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What Type of College is Right for Me?

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    The first participants in the Vicente Villa Summer Scholars program posed for a photo their first day on campus.
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    Biology Professor Romi Burks works with students in one of the afternoon seminars.
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    Cypress Mares from Eastside High School in Austin (left) selected a seminar on animal behavior that includes observation work at M. D. Anderson's Veterinary Sciences Division in Bastrop.
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    Art Professor Patrick Veerkamp gives participants in the program a lecture on ceramics.
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    Stephen Marble, Suzy Pukys, Miguel Caballero and Sandi Nenga are helping run the new Vicente Villa Summer Scholars program (Photo by Lucas Adams).

New program offered at Southwestern helps introduce high school students to the liberal arts

Southwestern University is starting a new program this summer that is designed to help first-generation Hispanic students make the best choice when it comes to selecting which college to attend.

“First-generation students frequently struggle at large state schools because they have limited experience and social networks to help them survive in impersonal competitive environments,” says Stephen Marble, an associate professor of education at Southwestern. “These students might live up to their academic potential at smaller schools with better support systems, but first-generation students are generally unaware of the range of choices open to them as they prepare to be the first in their family to go to college.”

Marble has used a $263,318 grant Southwestern received from the U.S. Department of Education in 2008 to develop a five-week “mini-liberal arts experience” that will be offered this summer to 16 Austin-area students who have completed their junior year of high school. The students were recommended for the program by their high school teachers, counselors and principals.

The program has been named the Vicente Villa Summer Scholars Program after Vicente Villa, who taught biology at Southwestern from 1985-2003 and was named U.S. Professor of the Year in 1993 by the Council for the Advancement and Support of Education (CASE).

The new program will run from June 27-July 31. Participants will stay in residence halls at Southwestern during the week and return home on weekends.

In the morning, the students will attend English classes taught by Professor Elisabeth Piedmont-Marton and math classes taught by Professors Alison Marr and Therese Shelton. In the afternoon, they will work in small groups with different Southwestern professors to get a feel for what it means to work closely with faculty in seminar settings. For example, Art History Professor Patrick Hajovsky is teaching a seminar on “Our Lady of Guadalupe in History and Art” and Psychology Professor Jesse Purdy will introduce students to observing primate behavior in open laboratory settings with a seminar on “The Fine Art of Scientific Observation.”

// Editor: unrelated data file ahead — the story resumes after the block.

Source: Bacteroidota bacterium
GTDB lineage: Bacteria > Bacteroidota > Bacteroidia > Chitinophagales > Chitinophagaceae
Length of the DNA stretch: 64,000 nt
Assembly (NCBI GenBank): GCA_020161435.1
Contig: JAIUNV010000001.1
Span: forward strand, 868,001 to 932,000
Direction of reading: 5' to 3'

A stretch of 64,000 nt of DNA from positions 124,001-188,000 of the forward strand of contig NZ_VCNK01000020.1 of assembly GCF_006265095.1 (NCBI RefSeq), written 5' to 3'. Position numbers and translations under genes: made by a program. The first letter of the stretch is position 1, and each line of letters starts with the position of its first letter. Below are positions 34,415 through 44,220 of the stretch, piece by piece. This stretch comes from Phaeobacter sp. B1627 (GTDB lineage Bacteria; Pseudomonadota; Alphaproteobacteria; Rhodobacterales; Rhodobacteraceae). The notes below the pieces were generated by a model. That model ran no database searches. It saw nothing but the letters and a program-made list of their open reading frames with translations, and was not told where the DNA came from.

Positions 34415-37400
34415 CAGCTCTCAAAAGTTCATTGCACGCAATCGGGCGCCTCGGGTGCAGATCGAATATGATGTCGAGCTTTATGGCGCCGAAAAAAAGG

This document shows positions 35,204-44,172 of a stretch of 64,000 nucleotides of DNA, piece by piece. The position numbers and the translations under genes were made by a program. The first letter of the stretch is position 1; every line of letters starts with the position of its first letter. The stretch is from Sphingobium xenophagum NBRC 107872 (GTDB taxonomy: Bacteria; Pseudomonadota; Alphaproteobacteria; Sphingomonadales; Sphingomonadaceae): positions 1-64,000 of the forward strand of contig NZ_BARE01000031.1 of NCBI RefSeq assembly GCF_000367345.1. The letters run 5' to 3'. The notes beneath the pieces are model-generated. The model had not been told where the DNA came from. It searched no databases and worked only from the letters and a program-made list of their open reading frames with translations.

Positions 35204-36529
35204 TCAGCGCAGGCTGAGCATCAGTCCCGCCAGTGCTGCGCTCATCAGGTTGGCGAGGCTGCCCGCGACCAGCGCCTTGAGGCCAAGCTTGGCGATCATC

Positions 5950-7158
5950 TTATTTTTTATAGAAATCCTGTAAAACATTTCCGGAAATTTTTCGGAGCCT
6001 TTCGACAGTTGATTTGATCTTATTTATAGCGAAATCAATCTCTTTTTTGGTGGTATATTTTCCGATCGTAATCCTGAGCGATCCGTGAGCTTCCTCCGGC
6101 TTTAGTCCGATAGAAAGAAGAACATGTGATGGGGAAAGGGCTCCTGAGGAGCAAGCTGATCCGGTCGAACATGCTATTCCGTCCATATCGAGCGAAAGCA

“By working closely with faculty members in areas they never would have thought about such as art history or animal behavior, we hope to give them a better idea about the range  of possibilities open to them through a liberal arts experience,” Marble said.

Students will choose two seminars to take, each of which will last for two and a half weeks.

Other Southwestern faculty members participating in the program this year are Barbara Anthony, assistant professor of computer science; Romi Burks, associate professor of biology; David Gaines, professor of English; and Katy Ross, professor of Spanish.

Two Southwestern students – Miguel Caballero and Veronica Luna – will serve as resident assistants. Suzy Pukys, director of civic engagement, is serving as project coordinator and is arranging evening activities for the students.

Marble said a key component of the program will be to include family members, since family support is critical for first-generation college students’ success. Families will come for an opening barbeque June 27 and will participate in both a mid-program celebration and a celebration at the end of the program where students present what they have learned.

All students who participate in the program will be encouraged to apply for admission to Southwestern. Marble said he hopes to bring the participants back in the fall to work with admissions officers to complete an application. Southwestern will waive its application fee for all program participants.

Sandi Nenga, an assistant professor of sociology at Southwestern, will track the participants over the next few years to better understand how the program might have influenced their decisions about where to attend college.

Southwestern currently has funds to run the program for three years, which means an opportunity to reach 48 students. This year’s program will include participants from Austin, Georgetown, Jarrell, Lockhart and Taylor. Many of the students are already participating in college preparatory programs such as Upward Bound or College Forward.

“If they decide to come to Southwestern that will be great, but our goal is that they all choose a college or university that best meets their needs,” Marble said.